I too was taught to remove the pan from the heat before adding the cheese. But ya know, I have been known to forget that step with forseeably bad results.

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Old 11-05-2006, 06:12 AM   #9
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Quote:
Originally Posted by TATTRAT
what quality parm were you using? I have had issues with parm, or asiago not incorporating the way I like due to the quality, or "waxxy-ness" of it.
It was in a tub already grated from Italian meat market I go too, just said grated parmesan.
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Old 11-05-2006, 09:06 AM   #10
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"It was in a tub already grated " probably nbr. one problem.

I'm in the camp of 'that's the beauty of Parm' - it doesn't completely melt away - it is itself in sauces, if you use nice fresh parmigiano-reggiano.
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Old 11-05-2006, 09:39 AM   #11
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Quote:
Originally Posted by cjs
"It was in a tub already grated " probably nbr. one problem.

I'm in the camp of 'that's the beauty of Parm' - it doesn't completely melt away - it is itself in sauces, if you use nice fresh parmigiano-reggiano.
Thats a little pricy for me, have never bought it. I just bought a block of Romano, would that have worked? Haven't opened it yet ! Iam just a old fashion cook, trying a few new things. Both set of grandparents were farmers, meat and potato people! Thanks all for your help and ideas !
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Old 11-05-2006, 09:42 AM   #12
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Some pre-grated cheese contains cellulose, to keep it from sticking together. It also prevents it from melting properly.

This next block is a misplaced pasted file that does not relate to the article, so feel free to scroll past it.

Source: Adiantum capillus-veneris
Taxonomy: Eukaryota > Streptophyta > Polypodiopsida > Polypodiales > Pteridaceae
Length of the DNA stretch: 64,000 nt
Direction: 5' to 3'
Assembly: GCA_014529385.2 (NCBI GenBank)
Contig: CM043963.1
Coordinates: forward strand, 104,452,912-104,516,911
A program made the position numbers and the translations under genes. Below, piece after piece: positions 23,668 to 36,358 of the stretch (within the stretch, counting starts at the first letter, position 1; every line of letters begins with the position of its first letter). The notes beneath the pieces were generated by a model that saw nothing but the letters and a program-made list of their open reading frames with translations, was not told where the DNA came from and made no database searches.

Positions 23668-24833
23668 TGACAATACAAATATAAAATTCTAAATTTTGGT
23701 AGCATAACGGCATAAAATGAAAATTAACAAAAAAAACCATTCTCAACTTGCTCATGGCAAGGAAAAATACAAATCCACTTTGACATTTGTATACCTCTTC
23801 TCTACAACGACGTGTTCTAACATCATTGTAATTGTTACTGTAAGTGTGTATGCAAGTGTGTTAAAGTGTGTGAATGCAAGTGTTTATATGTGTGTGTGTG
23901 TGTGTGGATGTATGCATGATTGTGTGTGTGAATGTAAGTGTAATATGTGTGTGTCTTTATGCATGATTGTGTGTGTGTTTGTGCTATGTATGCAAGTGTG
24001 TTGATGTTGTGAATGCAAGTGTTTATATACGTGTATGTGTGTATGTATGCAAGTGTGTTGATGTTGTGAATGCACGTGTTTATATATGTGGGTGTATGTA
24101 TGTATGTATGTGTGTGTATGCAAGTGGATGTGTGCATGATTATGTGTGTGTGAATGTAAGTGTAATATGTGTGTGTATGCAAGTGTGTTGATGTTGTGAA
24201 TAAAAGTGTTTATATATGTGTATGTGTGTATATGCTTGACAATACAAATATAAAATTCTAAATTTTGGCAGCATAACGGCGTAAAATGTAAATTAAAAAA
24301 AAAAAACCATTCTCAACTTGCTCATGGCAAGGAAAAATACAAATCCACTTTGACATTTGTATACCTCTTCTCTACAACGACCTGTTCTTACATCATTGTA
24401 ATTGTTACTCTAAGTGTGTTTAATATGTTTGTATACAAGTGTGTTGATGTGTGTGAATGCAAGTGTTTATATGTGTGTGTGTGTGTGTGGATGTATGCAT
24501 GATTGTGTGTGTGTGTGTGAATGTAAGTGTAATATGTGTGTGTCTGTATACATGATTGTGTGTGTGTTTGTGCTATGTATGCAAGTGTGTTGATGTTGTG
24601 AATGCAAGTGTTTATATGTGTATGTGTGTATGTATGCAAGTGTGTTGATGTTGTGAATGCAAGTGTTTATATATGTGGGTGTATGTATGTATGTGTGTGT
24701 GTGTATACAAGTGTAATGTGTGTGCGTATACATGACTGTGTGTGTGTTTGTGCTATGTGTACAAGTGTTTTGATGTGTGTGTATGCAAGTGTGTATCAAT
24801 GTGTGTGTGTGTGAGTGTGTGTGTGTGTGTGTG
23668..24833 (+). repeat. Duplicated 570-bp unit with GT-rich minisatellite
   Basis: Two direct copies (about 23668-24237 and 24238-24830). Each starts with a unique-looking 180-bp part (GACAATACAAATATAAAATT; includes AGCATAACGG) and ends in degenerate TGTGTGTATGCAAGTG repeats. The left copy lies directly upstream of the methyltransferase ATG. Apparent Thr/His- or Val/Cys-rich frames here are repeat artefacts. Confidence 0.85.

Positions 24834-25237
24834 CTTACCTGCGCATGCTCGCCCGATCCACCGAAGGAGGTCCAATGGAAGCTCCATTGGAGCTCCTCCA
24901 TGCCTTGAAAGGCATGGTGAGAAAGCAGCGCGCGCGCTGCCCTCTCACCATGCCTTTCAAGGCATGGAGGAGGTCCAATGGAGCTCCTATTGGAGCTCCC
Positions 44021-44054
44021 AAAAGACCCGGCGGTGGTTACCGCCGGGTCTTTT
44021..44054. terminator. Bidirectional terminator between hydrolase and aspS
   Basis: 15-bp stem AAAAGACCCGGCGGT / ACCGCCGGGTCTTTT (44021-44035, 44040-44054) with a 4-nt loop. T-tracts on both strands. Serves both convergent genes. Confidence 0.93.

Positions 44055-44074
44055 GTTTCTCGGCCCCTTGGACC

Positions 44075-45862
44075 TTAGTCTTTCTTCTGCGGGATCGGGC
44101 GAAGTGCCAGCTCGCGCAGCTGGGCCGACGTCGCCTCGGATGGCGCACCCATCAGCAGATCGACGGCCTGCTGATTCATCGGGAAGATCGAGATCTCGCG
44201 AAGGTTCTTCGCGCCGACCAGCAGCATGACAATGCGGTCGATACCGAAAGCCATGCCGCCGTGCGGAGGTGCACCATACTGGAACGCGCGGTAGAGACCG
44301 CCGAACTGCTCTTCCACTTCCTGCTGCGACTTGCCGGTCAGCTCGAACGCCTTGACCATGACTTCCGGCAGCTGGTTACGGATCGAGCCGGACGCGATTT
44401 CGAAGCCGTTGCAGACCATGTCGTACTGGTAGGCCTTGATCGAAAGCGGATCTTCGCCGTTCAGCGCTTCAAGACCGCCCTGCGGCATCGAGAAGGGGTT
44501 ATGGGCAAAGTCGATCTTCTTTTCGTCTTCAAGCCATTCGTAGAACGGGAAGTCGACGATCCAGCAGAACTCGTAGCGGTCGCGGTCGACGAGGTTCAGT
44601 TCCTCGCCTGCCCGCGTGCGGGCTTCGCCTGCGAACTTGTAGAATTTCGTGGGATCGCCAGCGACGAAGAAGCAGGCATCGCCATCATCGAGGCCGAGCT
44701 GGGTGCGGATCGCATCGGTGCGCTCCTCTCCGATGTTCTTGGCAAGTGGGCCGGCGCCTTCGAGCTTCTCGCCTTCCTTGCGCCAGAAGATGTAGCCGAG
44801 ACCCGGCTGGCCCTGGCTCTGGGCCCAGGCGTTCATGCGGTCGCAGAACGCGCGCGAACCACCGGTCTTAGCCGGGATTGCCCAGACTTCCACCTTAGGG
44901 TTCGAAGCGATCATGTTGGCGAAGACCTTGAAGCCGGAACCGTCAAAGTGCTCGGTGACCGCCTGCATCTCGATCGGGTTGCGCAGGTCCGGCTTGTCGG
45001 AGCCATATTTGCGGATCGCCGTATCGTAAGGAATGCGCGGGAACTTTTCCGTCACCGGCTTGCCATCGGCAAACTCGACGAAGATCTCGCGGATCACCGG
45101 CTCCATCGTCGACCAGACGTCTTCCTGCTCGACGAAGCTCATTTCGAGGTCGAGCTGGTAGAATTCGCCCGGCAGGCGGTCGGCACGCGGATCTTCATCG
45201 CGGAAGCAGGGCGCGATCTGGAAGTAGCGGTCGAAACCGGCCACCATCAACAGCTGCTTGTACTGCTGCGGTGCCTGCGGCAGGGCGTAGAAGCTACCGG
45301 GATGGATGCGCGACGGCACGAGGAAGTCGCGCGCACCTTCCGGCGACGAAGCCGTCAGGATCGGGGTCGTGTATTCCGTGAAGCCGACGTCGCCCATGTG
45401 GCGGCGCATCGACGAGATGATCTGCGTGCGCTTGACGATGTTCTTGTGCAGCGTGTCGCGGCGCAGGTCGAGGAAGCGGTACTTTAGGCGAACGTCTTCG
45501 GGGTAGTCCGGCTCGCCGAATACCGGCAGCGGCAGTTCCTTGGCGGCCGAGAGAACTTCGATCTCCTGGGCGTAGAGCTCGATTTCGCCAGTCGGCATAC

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Old 11-05-2006, 09:53 AM   #13
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Barb. sometime treat yourself to just a tiny chunk of Parmigiano Reggiano. Shave off a bit with a vegetable peeler and let it melt in your mouth. Not one of the "grated Parm's" most folks use taste like that! It's very special. Once you know what that tastes like, you will be better able to choose soemthing that comes close...
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Old 11-05-2006, 10:03 AM   #14
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Quote:
Originally Posted by ChefJune
Barb. sometime treat yourself to just a tiny chunk of Parmigiano Reggiano. Shave off a bit with a vegetable peeler and let it melt in your mouth. Not one of the "grated Parm's" most folks use taste like that! It's very special. Once you know what that tastes like, you will be better able to choose soemthing that comes close...
Will do, if I can find a small chunk.
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Old 11-05-2006, 11:39 AM   #15
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I have had good luck with the shredded parmesan sold in the resealable bag, I think it was probably Kraft. I always have to splurge in the store and buy myself a good hunk of cheese, too. Fresh mozzarella is my weakness! But so is homemade alfredo!